Why lower the canal water?

Lachine Canal National Historic Site

The canals for which Parks Canada is responsible are national historic structures. As manager of the sites, the Agency operates the canals and performs conservation work on their infrastructures. These investments in the preservation, rehabilitation and restoration of national historic sites help to protect our heritage and strengthen their appeal as destinations to celebrate our nation’s achievements.

Infrastructure maintenance

It is primarily for maintenance and restoration purposes that Parks Canada must occasionally empty the Lachine Canal. Lowering the water allows technicians to examine and perform maintenance on components that are key to safely operating the locks.

A delicate operation

In most cases, we lower the canal water right after the navigation season, in October. In general, we avoid leaving the canal empty during the winter, as the body of water alone plays a key role in maintaining the canal. In fact, the body of water makes it possible to offset the force exerted by the earth on the walls outside the foundations of the canal, particularly in freezing conditions. However, since 2017, the canal has had to remain empty during the winter for extensive rehabilitation work on its walls.

A huge undertaking

Making millions of cubic metres of water disappear is no small feat! First, all wharves attached to walls in the lock chambers and along the canal must be removed. Then, we open the valves one at a time, starting with the lock furthest downstream and moving toward the lock furthest upstream. Emptying the Lachine Canal can take two to three days!

What about the fish?

It’s the major question we all ask ourselves when we undertake this type of operation. Rest assured that most fish pass through the valves of the locks and reach the river. However, some of them may get caught in pockets of water, which are generally deep enough to ensure their survival through winter. When a section of the Canal is completely dry, the Parks Canada environmental teams get involved by collecting fish and releasing them into the nearest watercourse, as seen in the video below filmed at Chambly Canal.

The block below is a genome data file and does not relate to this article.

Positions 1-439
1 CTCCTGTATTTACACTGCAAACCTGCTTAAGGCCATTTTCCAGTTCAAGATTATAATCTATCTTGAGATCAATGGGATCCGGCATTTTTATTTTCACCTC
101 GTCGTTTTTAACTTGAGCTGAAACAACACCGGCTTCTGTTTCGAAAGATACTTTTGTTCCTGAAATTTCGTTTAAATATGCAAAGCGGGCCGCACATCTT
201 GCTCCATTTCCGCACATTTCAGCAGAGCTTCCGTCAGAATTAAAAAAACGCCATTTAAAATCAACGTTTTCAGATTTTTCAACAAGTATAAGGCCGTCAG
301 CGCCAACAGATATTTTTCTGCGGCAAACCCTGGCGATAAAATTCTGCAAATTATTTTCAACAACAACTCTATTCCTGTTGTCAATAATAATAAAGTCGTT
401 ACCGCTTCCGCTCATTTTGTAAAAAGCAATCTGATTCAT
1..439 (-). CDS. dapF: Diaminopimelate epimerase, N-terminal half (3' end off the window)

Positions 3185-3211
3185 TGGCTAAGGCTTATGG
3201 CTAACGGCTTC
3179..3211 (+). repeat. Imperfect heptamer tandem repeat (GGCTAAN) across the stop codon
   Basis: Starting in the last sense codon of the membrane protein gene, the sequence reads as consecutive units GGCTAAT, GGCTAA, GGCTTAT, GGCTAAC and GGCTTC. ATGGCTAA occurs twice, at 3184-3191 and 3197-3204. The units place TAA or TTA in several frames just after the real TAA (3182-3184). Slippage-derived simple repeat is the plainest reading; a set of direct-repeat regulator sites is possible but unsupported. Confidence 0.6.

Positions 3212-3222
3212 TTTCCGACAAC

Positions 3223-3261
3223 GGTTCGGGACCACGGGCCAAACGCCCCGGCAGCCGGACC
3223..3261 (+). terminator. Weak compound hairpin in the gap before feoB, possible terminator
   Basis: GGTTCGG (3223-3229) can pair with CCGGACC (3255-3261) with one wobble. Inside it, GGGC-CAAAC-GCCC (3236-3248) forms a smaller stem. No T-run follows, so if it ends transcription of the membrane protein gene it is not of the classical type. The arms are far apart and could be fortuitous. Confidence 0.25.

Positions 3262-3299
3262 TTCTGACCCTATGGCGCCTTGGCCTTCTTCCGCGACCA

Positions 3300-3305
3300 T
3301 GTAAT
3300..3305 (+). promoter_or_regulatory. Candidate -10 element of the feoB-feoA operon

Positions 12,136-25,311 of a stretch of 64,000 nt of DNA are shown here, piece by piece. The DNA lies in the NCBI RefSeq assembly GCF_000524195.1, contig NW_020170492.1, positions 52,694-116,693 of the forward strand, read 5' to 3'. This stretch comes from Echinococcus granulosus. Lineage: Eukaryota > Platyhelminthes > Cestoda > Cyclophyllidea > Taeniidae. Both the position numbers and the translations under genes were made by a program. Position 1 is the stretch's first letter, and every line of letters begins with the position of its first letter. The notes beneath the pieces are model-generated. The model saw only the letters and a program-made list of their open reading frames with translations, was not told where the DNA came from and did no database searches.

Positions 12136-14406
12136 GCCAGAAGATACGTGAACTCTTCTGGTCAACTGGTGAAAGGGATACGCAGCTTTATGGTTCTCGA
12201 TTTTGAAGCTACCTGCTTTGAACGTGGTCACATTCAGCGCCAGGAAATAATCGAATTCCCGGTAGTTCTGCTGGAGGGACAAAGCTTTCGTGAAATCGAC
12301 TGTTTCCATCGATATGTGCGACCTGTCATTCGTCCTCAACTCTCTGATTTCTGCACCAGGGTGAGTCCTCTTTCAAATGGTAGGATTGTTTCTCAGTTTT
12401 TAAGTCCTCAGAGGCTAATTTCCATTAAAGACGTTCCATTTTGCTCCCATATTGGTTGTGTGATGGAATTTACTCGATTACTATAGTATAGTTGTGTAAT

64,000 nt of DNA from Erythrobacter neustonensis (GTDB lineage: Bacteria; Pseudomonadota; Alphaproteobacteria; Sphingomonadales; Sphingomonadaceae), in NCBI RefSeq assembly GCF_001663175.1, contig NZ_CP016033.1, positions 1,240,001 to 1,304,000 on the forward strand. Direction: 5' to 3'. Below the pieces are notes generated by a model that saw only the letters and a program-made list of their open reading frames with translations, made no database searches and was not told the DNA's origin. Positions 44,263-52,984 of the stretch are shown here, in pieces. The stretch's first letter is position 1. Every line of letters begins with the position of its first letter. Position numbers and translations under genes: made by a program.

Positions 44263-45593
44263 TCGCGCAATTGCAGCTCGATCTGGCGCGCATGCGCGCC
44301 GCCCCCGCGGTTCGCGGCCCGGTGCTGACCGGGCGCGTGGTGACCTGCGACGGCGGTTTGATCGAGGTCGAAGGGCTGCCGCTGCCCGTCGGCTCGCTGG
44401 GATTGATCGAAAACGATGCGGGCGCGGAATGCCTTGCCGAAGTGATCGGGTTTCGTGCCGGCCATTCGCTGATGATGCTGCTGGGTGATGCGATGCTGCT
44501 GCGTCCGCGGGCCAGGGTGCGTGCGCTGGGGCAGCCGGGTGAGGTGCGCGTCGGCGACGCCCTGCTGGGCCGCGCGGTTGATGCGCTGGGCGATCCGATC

Fish recrue at Chambly Canal


Parks Canada logo

Close up (CU) of an employee attaching a metal clip to his safety harness

Today we are rescuing and moving fish from lock 6 of the Chambly Canal.

Panning shot of the site next to the lock, a group of people are talking/meeting

Medium Shot (MS) shot of Parks Canada employee speaking

Interventions such as this one are very important to the repair work at the locks.

MLS of Parks Canad employee talking with the lock in the background behind her - Text Graphic appears " Karine Lalonde; Environmental assessment agent, Parks Canada"

This is part of the environmental mitigation measures that are being put in place ...

Crane being backed-up

to complete the work with minimal impact on the environment.

Long shot of employees observing the crane being set in place

Shot of two books laying in the grass (The book is on fish)

Long shot of an employee climbing down the ladder into the lock

The majority of fish succeeded in leaving the lock when the canal was lowered.

Medium Shot (MS) shot of Parks Canada employee speaking

There are approximately one to two feet of water remaining, and there are fish in the lock bottom.

Shot of container being lowered into the lock

High angled shot of a worker pulling out a bin from the container

To move the fish, COVABAR was called in [committee for consultation on and development of the Richelieu River basin]

High angeled shot of worker taking out a net

Long shot (LS) of the worker moving the net around the lock

They descended to the lock bottom, they used a large stage, they also have dip nets to retrieve the fish.

MCU of employee pulling on the net

Above shot on the net moving through the water in the lock - moving left to right

Close up of the water collected being filtered, through to use of a fish net

Shot of employee pick out each fish by hand and placing them inside a bin

Long shot (LS) of 2 employees looking inside of the bin from the container, with the locks walls as the background

The fish are put in bins, and the bins are brought back up using a boom truck.

MS of two employees pulling out fish from the net and palcing them in the bins

Another shot of the same action (placing fish into the bins)

Close up of employee closing the bin

Shot of container being lifted out of the lock

Shot of container being replaced on the ground outside of the lock

The bin of fish that were retrieved from the lock was just put in a truck

MCU of Karine is sitting in the drivers seat, talking to us

...that is now on the way to the Chambly Basin where the fish will be released.

Shot of pick-up truck driving away

Shot of the lake

High angled shot of Parks employees pourring out the bin into the lake

Go Pro shot underwater of a fish swimming


Shot of fish moving around in the water. Text appears ""2,652 fish identified in locks 6 and 7 21 species observed and relocated""


Visit Parks Canada's website to learn more about the fauna of the Chambly Canal.

Parks Canada


Her Majesty the Queen in Right of Canada represented by Parks Canada, 2017


Logo of Canada

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